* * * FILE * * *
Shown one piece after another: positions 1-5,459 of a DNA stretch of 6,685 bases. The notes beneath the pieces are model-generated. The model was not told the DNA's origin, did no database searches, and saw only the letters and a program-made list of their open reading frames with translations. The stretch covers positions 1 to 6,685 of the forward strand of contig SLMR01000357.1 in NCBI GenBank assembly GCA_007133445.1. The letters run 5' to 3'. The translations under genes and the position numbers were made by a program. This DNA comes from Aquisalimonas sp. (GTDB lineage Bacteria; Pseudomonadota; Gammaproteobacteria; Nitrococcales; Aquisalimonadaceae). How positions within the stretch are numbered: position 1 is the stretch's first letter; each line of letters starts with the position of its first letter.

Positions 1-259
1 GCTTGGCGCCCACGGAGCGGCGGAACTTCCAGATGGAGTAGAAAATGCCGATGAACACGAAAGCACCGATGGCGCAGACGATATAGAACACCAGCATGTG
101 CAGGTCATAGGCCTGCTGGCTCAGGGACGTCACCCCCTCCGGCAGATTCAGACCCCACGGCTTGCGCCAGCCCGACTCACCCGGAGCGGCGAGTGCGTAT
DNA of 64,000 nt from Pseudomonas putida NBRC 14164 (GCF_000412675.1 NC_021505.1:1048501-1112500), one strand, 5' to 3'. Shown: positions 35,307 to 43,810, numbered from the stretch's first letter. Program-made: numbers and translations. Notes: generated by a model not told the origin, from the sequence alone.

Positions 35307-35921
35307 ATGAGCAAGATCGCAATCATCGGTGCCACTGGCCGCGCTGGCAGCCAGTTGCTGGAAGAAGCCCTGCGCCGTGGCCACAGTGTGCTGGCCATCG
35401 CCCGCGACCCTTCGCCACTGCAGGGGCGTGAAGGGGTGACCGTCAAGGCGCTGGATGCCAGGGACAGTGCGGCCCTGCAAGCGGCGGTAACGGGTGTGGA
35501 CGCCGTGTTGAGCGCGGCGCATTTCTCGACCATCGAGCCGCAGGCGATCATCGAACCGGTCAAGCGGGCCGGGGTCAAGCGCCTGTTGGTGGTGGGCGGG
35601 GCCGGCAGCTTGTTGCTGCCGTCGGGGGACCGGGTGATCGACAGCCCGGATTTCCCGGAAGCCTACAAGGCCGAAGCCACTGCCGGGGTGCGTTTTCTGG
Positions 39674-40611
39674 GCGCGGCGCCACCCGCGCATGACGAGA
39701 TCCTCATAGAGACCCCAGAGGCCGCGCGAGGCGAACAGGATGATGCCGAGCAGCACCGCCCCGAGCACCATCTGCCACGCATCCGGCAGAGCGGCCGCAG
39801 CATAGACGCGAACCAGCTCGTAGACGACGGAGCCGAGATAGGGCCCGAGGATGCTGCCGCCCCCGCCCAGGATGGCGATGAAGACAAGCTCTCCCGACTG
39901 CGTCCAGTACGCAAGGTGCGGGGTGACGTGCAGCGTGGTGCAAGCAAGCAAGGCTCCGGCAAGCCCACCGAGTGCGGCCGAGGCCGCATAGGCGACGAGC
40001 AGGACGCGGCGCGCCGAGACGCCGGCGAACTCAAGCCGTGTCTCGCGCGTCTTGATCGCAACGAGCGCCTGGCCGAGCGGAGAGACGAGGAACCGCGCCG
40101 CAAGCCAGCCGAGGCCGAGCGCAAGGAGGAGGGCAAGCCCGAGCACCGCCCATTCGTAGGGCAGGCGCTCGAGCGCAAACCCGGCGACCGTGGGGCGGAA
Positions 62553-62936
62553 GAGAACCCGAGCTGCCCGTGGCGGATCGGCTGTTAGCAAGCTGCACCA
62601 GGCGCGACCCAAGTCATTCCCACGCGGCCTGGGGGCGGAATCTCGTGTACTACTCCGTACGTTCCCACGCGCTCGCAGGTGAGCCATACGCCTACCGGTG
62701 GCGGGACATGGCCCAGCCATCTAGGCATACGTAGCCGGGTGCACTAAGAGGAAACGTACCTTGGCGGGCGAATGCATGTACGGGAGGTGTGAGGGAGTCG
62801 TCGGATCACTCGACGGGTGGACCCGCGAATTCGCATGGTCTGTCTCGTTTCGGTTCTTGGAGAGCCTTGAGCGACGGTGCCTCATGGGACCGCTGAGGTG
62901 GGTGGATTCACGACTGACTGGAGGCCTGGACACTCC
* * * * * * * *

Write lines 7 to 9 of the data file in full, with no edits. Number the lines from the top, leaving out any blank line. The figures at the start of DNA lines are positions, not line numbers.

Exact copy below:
35307 ATGAGCAAGATCGCAATCATCGGTGCCACTGGCCGCGCTGGCAGCCAGTTGCTGGAAGAAGCCCTGCGCCGTGGCCACAGTGTGCTGGCCATCG
35401 CCCGCGACCCTTCGCCACTGCAGGGGCGTGAAGGGGTGACCGTCAAGGCGCTGGATGCCAGGGACAGTGCGGCCCTGCAAGCGGCGGTAACGGGTGTGGA
35501 CGCCGTGTTGAGCGCGGCGCATTTCTCGACCATCGAGCCGCAGGCGATCATCGAACCGGTCAAGCGGGCCGGGGTCAAGCGCCTGTTGGTGGTGGGCGGG